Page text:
BRIEF DESCRIPTION OF THE DRAWINGS FIG. 1 is illustrative of the interface advance in the form of a cusp toward a corner production well in one quadrant of an inverted five-spot pattern undergoing secondary recovery (Prior FIG. 2 discloses one unit (Prior Art);
FIG. 3, corresponding to FIG. 2, discloses one quadrant of a nine-well diagonal pattern, illustrating cusp development at an interior production well, P, (Prior Art);
FIG. 3a discloses one quadrant of a nine-well diagonal pattern, illustrating the reshaping of the cusp at an interior control well between the injection well and the corner production well resulting from injection of a small volume of produced hydrocarbon fluids into such a control well, with all other wells temporarily shut in;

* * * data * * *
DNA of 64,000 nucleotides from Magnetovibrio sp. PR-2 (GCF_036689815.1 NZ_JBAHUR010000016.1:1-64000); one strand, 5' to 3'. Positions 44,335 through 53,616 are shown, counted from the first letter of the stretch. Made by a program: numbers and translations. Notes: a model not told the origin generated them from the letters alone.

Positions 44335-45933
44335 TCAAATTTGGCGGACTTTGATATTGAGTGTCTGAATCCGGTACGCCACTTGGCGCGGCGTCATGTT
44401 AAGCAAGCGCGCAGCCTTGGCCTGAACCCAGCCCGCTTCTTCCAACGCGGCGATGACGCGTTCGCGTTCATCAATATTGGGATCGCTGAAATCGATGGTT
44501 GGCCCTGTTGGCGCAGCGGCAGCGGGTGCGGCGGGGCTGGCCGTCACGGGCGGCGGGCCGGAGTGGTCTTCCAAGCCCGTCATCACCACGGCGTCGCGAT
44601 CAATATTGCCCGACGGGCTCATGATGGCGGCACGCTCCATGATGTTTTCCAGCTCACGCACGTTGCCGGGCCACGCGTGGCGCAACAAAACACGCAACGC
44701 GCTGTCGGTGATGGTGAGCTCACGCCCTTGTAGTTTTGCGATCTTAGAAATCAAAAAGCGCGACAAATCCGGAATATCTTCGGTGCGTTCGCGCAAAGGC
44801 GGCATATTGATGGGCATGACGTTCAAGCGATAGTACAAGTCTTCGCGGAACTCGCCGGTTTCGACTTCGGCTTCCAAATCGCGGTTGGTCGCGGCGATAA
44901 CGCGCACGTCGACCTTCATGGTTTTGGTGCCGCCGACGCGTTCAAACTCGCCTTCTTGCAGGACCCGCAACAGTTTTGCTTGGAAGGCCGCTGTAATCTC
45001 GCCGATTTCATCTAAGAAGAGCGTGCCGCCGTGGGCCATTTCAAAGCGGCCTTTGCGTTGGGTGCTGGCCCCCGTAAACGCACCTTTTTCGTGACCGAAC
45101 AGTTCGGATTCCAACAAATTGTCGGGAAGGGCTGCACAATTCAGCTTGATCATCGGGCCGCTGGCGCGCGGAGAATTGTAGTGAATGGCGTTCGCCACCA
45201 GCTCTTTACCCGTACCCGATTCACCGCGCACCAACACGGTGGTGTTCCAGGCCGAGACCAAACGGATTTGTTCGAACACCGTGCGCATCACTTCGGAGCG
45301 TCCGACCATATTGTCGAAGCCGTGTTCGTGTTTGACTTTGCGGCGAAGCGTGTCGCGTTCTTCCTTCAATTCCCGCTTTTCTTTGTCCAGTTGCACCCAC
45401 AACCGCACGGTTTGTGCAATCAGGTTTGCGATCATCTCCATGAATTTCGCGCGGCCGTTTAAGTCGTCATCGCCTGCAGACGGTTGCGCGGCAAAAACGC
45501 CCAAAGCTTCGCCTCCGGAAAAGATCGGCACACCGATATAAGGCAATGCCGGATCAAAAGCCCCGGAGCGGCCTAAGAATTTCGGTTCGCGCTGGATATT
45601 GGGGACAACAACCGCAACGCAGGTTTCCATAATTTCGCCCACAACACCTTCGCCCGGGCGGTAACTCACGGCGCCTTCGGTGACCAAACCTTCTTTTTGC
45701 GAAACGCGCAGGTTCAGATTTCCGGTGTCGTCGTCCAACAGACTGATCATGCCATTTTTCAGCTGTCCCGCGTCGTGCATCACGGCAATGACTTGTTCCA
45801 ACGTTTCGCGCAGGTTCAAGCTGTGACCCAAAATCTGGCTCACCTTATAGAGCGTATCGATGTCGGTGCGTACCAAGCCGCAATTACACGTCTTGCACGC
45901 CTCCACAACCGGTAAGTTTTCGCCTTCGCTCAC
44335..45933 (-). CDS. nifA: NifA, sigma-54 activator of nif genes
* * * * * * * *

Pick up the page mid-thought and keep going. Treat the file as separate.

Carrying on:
FIG. 3b discloses the same quadrant of a nine-well diagonal pattern, illustrating the breakthrough at a corner production well, P following the provision of a dynamic barrier at the interior control well between the injection well and the corner production well resulting from continuous injection of a small percentage of produced formation fluids into such a control well;
FIG. 3c discloses the same quadrant of a nine-well diagonal pattern, illustrating the final production of the injected produced formation fluids;
FIG. 4 illustrates a line drive of at least three wells wherein the cusp interface is reshaped at the first line production well and a dynamic barrier is imposed thereon. Thereafter and as each of the in line production wells in turn suffers breakthrough this dual step process is repeated;